Scenic route to Hell

Easter Bloodhounds take their sweet time destroying you
By BARRY THOMPSON  |  October 20, 2008

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DYNAMICS DUO: “We’re addicted to delays,” says Jon Christopher (left, with Jon Somers). “Anything to make it noisier, we like. Just playing distortion and playing clean gets boring.”

When it comes to goals a band can strive to achieve, having an excuse to get hammered and make noise with your buddies is surely among the most practical. But even modest ambitions can be taken way too far, as Easter Bloodhounds demonstrated by playing their first show in 1998, four years after their formation, and not playing another one till 2004.

“It was probably laziness,” Jon Christopher admits while nursing a bottle of Bass at his Arlington apartment — one of the few well-kept rock-musician dwellings I’ve ever visited. “It was for fun. We just enjoyed playing, rather than go through all the trouble of trying to play out.”

That’s all well and good, but during the interim from Easter Bloodhounds’ inception to their decision to perform regularly, I can’t help but feel they were cheating the rest of us. They’ve since compensated for their sloth, providing ear candy for all peoples whose stoner-rock palate requires a lil’ sludge and a touch of Satan.

Indeed, if it hadn’t been for the bastardly imp who sits on my shoulder and tells me to do bad things, I might never have heard Easter Bloodhounds. I found a derelict copy of their homonymous debut on a counter at the Abbey Lounge one night. The Bloodhounds weren’t even there, but I still thought I was getting away with something when I pocketed the disc. Turns out, the result of altruism and keen viral marketing sensibilities, complimentary Bloodhounds CDs are the norm. I suck at stealing.

But just as well-intentioned plans can end in catastrophe, so really bad ideas (like stealing CDs) sometimes work out. Easter Bloodhounds meld fragmentary blurry and fuzzy with rickety grooves and classic loud-quiet-loud dynamics. It’s a magnificently floppy technique that could pass for a sonic love letter from some gnarly suburban dudes to early-’90s alterna-garage, or the type of ungovernable noise rock you’d expect out of an Allston basement. There’s no bass, no keyboards, no MIDI marimba, simply Christopher on vox and guitar and drummer Jon Somers.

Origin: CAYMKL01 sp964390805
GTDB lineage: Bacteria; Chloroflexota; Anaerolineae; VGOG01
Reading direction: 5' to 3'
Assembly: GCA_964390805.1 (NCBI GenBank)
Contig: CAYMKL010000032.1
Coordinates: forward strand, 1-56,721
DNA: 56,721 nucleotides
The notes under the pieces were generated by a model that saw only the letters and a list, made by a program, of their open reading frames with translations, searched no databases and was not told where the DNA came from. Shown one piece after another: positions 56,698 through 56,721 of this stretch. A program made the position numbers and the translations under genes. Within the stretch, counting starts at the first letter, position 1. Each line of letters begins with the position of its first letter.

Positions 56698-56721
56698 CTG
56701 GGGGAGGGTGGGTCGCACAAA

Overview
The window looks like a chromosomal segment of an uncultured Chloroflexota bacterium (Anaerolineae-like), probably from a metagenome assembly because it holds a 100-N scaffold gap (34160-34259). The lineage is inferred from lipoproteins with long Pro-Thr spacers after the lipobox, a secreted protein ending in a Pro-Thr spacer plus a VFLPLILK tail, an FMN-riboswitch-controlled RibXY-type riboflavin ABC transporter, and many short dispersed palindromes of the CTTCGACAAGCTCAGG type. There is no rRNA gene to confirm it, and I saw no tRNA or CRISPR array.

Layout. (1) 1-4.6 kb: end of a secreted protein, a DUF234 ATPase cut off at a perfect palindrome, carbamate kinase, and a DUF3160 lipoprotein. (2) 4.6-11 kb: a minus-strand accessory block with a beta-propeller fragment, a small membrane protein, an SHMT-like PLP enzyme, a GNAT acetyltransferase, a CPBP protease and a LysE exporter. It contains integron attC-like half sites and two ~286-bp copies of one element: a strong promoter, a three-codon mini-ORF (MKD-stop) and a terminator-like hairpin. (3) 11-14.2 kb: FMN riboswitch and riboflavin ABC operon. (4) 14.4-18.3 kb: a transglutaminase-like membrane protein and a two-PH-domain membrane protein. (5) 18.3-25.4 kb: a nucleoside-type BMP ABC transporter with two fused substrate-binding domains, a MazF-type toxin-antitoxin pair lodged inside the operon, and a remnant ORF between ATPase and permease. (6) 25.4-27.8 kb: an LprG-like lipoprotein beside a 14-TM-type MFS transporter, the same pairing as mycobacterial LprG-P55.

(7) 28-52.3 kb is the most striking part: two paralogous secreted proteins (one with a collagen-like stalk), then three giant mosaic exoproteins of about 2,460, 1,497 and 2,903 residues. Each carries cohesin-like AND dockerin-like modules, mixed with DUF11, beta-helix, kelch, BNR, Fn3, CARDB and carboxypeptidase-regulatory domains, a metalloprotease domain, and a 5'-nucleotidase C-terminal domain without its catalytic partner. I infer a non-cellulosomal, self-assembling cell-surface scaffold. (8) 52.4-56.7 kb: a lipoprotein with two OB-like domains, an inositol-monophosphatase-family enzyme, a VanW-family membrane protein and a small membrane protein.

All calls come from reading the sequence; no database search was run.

Christopher: “We’ve tried having bass players a few times, but it screwed with the chemistry of the band.”

Somers: “We improvise really well. It works out simply, the way it should.”

Christopher: “In some ways, I guess it’s limiting [having only two players], but it also makes you think differently, so it opens up other ways of playing.”

And the bills? They both do custodial work at Boston University. Christopher appeals to BU kids: “Please be clean and neat, and don’t clog the toilets.”

Christopher and Somers might not come across as the vindictive type, but if I were going to BU, I’d take heed. With their access to campus facilities, I bet they could break into dorms during finals week, play all night, and prevent everyone from studying. If anybody can unleash a wall of noise to ruin your GPA, it’s Easter Bloodhounds. Keeping their minimalist line-up means extra work on both parts. Somers’s octopus-like drum chops are abnormally emotive, and Christopher manages to sound as if he were three different guitar players at once by using a fuck-ton of effects pedals — seven or eight per show. According to my notes, that’s one pedal more than even the dude from A Place to Bury Strangers uses during an average set.

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